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Bangor takes steps to allow, regulate short-term rentals

A series of public input sessions will focus on whether to allow short-term rentals like Airbnb properties.
Credit: Photos via Airbnb

BANGOR, Maine —

As Maine readies for spring, communities are also bracing for another tourism season. 

In Bangor, tourists have booked short-term rentals through Airbnb or other travel sites for years, but technically that form of rental is not allowed. 

“There are people that are renting this way," Bangor Community and Economic Development Director Tanya Emery said. "We know that. We are aware of that." 

Bangor Planning Officer Anne Krieg said there are roughly 100 short-term rentals in the city, many of them Airbnb properties. 

Emery and Krieg led a public listening session Wednesday in an effort to create and adopt short-term rental regulations. 

The online meeting was attended virtually by a few dozen residents including several Airbnb hosts who made the argument to allow short-term rentals with the proper regulations. 

Some said that with Maine's tourism industry suffering last summer as a result of the COVID-19 pandemic, more rental options in the Bangor area could bring more visitors renting from local residents while spending money at downtown shops and restaurants. 

Other residents worried about someone buying an entire building and renting rooms or apartments through Airbnb. They said they have seen Airbnb locations near their homes and they worry they may ruin Bangor's traditional neighborhoods.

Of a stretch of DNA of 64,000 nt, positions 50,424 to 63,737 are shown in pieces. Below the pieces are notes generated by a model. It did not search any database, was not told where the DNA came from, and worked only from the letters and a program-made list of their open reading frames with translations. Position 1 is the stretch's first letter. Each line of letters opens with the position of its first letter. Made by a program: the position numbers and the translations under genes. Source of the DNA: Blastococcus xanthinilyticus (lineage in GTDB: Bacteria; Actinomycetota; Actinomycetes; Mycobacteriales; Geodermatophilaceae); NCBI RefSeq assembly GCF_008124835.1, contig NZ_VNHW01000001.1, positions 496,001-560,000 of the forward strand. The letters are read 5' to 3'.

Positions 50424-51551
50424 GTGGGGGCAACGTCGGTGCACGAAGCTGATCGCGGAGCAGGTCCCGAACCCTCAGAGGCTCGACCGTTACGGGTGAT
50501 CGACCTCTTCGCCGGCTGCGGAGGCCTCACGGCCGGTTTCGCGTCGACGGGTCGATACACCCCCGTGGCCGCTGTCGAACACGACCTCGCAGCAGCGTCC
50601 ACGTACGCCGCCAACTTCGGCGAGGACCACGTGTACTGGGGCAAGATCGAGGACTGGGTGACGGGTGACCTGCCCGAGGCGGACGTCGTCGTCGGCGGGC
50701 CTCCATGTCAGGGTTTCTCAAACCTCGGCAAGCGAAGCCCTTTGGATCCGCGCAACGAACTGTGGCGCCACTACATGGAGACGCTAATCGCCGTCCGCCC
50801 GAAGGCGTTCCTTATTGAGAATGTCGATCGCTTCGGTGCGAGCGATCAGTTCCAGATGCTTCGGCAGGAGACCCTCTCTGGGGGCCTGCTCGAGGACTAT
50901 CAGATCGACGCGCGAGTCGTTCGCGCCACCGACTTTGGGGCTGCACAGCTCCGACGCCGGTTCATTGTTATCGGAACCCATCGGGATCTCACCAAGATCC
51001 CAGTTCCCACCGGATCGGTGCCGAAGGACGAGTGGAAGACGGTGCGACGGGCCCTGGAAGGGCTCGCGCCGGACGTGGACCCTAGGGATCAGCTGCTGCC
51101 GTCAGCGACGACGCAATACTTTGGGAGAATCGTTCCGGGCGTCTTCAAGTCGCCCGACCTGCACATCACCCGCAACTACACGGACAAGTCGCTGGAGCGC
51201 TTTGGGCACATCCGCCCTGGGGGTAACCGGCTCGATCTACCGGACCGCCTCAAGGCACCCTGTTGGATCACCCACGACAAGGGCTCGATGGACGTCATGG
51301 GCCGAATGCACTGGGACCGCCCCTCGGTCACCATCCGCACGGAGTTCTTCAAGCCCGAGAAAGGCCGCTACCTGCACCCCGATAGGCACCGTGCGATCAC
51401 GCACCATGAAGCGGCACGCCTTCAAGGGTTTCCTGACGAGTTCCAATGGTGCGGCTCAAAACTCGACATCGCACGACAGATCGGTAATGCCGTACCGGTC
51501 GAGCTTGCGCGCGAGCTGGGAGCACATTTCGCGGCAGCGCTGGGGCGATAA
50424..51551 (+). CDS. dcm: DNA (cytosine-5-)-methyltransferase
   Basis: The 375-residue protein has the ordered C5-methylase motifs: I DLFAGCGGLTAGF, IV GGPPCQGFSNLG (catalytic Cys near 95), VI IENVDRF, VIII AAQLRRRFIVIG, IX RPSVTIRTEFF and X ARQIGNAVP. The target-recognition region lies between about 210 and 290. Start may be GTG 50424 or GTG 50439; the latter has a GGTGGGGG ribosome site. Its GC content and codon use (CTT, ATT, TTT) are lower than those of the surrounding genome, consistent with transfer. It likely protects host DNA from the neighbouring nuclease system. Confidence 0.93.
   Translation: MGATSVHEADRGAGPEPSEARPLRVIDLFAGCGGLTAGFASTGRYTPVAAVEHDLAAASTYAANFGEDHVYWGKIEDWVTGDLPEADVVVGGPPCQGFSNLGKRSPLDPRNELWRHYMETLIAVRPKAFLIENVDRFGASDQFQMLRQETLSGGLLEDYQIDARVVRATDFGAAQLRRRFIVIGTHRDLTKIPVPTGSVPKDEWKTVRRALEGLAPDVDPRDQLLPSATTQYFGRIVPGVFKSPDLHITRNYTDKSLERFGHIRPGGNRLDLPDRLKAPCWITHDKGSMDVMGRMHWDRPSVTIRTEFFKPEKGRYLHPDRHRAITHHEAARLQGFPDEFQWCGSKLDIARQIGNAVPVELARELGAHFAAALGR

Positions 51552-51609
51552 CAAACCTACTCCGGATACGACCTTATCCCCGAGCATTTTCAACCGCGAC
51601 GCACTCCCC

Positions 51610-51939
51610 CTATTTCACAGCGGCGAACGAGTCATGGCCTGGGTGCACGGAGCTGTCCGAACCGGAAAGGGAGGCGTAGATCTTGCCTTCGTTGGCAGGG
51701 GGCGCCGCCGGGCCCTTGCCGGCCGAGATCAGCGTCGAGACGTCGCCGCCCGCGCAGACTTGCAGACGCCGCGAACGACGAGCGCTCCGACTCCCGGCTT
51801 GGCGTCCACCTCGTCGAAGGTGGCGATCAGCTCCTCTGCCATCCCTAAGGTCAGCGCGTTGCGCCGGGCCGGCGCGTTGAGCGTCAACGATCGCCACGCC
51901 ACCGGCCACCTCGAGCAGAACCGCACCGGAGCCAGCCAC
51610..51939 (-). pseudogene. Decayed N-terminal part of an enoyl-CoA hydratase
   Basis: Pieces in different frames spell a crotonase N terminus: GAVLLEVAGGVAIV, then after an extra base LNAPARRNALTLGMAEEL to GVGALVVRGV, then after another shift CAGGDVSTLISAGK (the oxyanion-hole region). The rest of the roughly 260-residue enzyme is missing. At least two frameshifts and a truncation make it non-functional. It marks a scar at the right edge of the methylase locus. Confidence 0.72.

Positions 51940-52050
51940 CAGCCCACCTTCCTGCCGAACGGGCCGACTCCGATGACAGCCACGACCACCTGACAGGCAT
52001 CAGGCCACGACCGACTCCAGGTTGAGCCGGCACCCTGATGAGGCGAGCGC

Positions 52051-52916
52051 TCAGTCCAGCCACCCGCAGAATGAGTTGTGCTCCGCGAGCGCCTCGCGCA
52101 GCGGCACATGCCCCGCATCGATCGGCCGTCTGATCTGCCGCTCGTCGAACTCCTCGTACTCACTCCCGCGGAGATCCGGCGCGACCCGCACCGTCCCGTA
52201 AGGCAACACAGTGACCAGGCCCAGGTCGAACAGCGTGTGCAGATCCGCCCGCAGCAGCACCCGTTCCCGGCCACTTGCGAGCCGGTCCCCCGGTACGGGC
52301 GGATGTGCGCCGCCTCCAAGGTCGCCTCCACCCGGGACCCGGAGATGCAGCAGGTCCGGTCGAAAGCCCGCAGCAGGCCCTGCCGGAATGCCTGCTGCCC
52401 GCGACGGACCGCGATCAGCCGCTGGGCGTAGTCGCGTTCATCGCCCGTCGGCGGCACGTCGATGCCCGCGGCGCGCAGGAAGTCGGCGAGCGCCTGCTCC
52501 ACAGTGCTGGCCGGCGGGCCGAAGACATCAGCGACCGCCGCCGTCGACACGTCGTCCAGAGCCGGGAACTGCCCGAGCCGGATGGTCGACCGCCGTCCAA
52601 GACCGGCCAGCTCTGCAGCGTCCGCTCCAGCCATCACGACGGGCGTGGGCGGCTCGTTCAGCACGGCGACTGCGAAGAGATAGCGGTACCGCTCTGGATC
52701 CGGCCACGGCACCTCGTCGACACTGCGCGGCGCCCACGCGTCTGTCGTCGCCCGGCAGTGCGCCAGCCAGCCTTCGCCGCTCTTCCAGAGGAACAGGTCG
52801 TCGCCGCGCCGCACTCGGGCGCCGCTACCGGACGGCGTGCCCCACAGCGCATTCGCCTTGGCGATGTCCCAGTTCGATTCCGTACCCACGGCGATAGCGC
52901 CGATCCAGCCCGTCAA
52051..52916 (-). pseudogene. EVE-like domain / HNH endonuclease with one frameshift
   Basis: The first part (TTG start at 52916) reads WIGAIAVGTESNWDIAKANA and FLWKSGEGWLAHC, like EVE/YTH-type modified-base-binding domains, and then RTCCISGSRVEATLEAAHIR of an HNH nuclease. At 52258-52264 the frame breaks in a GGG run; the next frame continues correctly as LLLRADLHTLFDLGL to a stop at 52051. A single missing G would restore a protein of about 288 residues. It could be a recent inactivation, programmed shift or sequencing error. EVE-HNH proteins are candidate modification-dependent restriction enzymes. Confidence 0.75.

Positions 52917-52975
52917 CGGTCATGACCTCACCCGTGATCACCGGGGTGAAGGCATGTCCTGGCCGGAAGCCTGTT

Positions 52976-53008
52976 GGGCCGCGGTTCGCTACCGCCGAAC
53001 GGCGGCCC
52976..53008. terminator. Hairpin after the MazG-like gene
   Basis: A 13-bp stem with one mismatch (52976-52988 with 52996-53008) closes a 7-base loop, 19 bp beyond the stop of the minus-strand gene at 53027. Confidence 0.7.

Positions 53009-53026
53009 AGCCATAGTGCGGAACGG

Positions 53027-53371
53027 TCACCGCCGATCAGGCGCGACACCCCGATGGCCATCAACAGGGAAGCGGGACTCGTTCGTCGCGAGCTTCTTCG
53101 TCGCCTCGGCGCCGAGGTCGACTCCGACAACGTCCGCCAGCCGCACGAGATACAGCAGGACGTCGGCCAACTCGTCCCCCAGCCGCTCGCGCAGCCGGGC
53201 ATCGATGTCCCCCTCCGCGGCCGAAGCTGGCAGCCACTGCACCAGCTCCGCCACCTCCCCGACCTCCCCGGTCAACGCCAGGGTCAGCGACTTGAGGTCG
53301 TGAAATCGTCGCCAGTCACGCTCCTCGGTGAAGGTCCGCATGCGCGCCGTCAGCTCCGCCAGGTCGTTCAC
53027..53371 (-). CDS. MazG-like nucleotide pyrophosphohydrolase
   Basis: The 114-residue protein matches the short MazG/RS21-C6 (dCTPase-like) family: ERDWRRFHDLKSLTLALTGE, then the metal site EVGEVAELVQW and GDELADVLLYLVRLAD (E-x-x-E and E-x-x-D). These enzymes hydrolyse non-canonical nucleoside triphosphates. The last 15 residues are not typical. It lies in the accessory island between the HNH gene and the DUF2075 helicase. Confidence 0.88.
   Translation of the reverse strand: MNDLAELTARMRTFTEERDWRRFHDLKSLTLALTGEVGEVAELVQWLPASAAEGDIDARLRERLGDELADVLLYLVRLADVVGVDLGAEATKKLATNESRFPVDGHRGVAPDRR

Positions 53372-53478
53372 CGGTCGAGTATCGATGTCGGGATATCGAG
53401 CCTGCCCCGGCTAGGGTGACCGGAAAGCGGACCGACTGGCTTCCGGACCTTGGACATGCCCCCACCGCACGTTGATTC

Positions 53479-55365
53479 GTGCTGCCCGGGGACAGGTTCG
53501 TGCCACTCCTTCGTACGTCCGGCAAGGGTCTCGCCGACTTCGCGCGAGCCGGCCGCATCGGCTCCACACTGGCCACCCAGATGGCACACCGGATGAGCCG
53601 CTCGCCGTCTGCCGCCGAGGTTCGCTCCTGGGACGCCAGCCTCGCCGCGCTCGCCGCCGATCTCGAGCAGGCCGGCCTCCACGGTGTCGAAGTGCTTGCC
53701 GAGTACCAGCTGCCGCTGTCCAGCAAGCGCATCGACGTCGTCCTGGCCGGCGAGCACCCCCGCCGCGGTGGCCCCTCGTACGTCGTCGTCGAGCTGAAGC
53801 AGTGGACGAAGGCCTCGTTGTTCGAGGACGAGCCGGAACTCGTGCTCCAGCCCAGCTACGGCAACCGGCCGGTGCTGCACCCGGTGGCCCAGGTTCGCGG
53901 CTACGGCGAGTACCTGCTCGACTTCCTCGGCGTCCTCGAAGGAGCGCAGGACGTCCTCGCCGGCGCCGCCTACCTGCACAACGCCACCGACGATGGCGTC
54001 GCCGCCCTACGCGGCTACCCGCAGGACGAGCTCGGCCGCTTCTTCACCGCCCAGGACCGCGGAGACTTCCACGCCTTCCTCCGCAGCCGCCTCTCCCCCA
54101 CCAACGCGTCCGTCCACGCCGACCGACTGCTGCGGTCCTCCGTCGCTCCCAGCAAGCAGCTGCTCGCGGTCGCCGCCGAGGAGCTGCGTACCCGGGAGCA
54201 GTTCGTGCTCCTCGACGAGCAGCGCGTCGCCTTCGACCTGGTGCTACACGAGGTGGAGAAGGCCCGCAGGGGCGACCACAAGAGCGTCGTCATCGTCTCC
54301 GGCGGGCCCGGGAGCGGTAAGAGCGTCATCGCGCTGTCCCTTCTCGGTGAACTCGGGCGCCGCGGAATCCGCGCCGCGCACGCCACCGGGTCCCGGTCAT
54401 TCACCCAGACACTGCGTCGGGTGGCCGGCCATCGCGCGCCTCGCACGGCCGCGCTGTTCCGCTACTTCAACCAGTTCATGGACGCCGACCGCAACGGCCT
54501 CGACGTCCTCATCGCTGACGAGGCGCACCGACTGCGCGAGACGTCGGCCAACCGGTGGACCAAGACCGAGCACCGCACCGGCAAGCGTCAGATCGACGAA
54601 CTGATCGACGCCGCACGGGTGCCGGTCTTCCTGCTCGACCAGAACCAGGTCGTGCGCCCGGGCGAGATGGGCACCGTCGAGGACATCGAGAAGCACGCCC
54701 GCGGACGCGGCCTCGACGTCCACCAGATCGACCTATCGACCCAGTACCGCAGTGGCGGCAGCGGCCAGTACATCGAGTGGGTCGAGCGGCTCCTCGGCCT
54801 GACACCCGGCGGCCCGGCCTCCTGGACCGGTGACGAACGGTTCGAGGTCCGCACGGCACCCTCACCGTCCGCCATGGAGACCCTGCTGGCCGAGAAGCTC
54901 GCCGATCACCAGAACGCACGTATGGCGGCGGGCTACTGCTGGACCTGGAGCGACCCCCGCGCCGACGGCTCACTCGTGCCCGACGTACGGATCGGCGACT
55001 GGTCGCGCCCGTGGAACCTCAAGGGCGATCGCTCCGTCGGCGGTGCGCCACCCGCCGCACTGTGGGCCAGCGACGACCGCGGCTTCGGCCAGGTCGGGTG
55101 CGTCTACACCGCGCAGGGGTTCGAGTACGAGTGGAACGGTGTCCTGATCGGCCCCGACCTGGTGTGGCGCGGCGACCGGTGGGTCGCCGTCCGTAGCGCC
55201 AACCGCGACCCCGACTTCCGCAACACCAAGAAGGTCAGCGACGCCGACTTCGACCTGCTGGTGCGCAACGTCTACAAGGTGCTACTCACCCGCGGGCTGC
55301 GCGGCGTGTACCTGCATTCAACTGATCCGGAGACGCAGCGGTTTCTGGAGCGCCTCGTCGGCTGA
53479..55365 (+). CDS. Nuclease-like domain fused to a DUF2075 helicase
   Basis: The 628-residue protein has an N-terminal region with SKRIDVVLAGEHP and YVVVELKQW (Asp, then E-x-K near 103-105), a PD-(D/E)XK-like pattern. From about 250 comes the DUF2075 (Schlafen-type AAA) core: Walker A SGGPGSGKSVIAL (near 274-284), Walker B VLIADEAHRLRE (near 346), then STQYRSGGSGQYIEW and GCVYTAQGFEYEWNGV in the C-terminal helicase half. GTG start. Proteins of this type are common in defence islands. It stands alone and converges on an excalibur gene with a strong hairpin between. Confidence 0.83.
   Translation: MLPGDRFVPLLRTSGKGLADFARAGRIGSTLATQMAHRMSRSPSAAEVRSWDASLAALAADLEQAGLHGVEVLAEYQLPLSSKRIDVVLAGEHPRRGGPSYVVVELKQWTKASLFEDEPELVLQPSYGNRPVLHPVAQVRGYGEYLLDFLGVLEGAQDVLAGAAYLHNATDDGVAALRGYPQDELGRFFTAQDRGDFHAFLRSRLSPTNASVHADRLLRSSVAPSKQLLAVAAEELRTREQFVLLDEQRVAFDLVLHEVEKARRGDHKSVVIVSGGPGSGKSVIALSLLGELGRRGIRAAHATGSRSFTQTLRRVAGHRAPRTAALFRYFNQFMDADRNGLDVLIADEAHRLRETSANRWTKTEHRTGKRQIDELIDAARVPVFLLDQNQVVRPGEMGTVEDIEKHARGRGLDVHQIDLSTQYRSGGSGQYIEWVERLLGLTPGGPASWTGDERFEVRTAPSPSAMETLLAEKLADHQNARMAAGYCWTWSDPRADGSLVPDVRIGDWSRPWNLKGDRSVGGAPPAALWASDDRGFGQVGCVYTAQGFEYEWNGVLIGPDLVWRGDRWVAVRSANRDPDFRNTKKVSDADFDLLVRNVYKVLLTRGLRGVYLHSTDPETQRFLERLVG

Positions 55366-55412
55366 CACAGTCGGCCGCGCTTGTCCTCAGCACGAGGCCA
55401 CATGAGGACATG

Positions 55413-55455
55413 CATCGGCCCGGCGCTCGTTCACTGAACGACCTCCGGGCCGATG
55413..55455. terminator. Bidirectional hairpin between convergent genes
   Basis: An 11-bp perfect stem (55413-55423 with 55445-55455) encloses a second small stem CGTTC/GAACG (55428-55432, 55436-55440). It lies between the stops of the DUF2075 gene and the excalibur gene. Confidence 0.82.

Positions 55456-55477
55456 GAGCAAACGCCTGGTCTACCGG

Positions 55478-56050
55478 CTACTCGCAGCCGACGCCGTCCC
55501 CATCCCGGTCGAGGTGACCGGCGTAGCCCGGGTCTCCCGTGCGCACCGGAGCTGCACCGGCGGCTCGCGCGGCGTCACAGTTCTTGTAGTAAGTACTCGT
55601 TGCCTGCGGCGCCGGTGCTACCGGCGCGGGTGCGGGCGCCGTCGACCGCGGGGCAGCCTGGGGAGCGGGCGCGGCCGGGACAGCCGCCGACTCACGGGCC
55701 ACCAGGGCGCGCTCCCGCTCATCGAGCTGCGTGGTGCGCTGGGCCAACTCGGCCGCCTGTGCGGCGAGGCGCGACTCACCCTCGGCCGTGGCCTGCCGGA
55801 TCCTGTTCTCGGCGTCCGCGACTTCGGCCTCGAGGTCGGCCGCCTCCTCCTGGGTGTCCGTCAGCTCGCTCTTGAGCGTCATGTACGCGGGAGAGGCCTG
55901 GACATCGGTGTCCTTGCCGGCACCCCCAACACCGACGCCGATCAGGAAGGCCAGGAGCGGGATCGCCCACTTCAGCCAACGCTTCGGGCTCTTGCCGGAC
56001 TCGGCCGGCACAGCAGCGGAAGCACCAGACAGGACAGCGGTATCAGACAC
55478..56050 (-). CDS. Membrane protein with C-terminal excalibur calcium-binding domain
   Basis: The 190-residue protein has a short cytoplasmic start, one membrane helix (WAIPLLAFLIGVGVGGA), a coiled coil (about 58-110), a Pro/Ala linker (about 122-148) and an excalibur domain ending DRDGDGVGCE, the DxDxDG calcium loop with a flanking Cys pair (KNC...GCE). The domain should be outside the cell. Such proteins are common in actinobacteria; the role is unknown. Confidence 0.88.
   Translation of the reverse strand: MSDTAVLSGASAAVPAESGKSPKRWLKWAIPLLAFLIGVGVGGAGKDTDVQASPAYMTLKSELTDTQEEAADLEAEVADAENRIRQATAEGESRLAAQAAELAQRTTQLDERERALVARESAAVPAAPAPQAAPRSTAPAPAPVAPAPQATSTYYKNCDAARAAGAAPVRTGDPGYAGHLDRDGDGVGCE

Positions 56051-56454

“Being the only person in a neighborhood that lives there year-round and having that whole neighborhood being rented is a concern," Krieg said. 

City of Bangor leaders are continuing to monitor and respond to the COVID-19 pandemic. The City, working within its internal Incident Command team and our community partners at Northern Light Health, St. Joseph Healthcare, and Penobscot Community Health Care, along with education and social service institutions will continue to monitor, support, and provide information to our residents, visitors, and businesses.

Another factor in the discussion of short-term rentals is the issue of affordable housing in the city. 

“The Bangor market is actually less affordable than Portland, which I think shocked all of us," Emery added. 

City administrators will accept public comment by phone or email and through a public survey. A second listening session will take place Thursday evening. 

They will report the results to the city council, which will then determine a policy. 

“We’re not necessarily going to make a hard and fast recommendation, but I think we’re going to give a series of options for them," Krieg said.